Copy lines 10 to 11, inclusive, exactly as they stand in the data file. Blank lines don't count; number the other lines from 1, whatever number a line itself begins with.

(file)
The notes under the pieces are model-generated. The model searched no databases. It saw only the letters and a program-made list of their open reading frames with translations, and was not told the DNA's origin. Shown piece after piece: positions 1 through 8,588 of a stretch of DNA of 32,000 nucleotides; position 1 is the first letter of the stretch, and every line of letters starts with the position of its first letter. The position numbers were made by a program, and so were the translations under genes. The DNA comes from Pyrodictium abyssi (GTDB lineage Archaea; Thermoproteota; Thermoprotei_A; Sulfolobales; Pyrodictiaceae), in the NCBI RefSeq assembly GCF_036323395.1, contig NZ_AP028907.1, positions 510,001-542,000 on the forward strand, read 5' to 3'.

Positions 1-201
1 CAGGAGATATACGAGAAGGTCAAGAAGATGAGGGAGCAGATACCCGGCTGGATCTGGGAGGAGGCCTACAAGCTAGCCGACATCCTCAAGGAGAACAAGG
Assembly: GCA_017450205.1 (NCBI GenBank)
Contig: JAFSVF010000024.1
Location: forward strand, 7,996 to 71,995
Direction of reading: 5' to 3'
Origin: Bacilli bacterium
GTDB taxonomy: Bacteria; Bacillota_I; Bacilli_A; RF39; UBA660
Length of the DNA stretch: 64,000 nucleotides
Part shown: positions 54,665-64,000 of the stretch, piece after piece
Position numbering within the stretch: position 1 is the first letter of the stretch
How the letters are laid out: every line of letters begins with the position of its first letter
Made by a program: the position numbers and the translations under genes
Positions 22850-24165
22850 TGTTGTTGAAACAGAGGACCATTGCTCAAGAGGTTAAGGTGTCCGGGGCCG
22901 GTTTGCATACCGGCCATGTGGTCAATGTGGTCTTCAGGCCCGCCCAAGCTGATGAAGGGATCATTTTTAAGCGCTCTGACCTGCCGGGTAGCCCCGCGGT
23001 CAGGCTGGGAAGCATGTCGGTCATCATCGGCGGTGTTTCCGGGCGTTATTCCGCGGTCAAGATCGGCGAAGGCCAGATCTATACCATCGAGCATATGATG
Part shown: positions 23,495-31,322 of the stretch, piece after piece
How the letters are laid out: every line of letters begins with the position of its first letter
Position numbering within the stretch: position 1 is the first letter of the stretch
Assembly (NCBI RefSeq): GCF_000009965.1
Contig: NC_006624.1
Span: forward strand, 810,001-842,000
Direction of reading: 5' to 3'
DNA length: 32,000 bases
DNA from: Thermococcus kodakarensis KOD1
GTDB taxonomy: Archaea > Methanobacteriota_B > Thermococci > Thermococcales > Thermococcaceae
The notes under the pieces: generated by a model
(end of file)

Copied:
Length of the DNA stretch: 64,000 nucleotides
Part shown: positions 54,665-64,000 of the stretch, piece after piece